An object of the invention is to reduce the power consumption of calculators, and particularly of hand-held calculators which are battery powered, by supplying to the calculator only as much power as actually needed for each different mode of operation and by clocking the calculator at a rate which is only as high as actually needed for each different mode of operation.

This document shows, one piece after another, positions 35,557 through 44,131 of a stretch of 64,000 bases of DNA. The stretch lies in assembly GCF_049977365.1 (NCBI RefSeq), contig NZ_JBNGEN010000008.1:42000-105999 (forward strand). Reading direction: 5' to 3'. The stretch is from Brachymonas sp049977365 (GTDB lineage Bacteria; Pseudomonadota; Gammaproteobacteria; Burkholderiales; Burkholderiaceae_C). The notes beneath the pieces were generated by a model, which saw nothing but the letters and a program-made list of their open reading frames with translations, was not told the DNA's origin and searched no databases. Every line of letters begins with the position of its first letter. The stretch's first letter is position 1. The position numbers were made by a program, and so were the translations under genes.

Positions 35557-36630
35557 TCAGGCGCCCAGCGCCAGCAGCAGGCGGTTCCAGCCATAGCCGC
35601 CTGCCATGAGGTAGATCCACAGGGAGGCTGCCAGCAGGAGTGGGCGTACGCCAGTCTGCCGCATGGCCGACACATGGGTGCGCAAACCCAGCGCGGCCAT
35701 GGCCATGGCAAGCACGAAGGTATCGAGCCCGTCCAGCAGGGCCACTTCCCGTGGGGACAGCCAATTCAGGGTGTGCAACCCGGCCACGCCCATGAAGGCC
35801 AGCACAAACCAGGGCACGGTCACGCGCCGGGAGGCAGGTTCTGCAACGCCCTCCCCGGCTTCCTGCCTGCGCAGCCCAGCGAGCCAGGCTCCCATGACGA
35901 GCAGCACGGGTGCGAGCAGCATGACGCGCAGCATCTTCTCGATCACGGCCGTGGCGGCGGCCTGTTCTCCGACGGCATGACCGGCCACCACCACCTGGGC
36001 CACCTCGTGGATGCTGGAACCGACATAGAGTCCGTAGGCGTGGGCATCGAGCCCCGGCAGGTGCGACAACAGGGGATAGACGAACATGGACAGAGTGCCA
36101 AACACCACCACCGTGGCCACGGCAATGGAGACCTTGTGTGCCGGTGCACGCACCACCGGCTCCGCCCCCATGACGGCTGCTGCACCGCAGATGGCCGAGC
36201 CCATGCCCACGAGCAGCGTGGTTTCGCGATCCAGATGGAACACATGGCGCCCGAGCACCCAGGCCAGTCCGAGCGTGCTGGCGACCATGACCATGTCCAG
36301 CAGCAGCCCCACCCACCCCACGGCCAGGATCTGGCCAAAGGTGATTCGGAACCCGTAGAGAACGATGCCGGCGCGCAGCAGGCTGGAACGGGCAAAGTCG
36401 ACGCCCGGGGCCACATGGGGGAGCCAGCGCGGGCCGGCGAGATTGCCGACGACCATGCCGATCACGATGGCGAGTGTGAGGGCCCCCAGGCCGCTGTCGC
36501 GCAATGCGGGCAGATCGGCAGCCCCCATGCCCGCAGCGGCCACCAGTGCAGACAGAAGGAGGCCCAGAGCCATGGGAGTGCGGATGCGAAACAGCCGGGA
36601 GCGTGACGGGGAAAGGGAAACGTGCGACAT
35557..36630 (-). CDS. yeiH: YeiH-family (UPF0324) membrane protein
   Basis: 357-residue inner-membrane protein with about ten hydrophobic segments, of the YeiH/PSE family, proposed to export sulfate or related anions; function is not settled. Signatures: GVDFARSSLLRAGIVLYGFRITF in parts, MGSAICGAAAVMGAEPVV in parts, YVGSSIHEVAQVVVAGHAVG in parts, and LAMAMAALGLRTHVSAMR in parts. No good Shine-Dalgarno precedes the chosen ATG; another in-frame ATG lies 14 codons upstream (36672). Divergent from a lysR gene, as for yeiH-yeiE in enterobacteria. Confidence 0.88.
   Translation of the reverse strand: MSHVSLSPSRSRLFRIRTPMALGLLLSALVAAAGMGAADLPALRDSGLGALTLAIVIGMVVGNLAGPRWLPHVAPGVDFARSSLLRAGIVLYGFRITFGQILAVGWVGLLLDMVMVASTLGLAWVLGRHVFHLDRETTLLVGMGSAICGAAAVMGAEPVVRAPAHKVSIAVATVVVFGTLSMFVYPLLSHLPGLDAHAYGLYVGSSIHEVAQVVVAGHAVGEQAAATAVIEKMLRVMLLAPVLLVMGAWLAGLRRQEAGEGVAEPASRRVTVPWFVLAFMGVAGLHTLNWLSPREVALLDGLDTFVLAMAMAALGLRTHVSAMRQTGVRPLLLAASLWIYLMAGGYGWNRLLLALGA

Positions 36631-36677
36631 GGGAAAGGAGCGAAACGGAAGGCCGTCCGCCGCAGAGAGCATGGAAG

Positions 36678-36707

The invention is applicable to calculators which have three different modes of operation: an execute mode in which input information is decoded and is processed to derive and dynamically store selected processed information, a display enable mode in which selected stored information is maintained in dynamic storage and is concurrently dynamically displayed, and a display inhibit mode during which selected information is maintained in dynamic storage but is not displayed. Each execute mode operation is typically initiated by information keyed by an operator through a keyboard and includes decoding the keyed information, any calculations such as addition, multiplication, etc. and storing of any resulting information in dynamic storage. Once the execute mode operation is completed, the calculator automatically goes into a display enable mode, without operator intervention. In accordance with the invention, the power supplied to the calculator during each execute mode operation is at a high duty cycle (e.g., continuous power) and the calculator is continuously clocked with a high rate clock, so as to minimize the duration of the execute mode operation and quicky provide the information sought by the operator.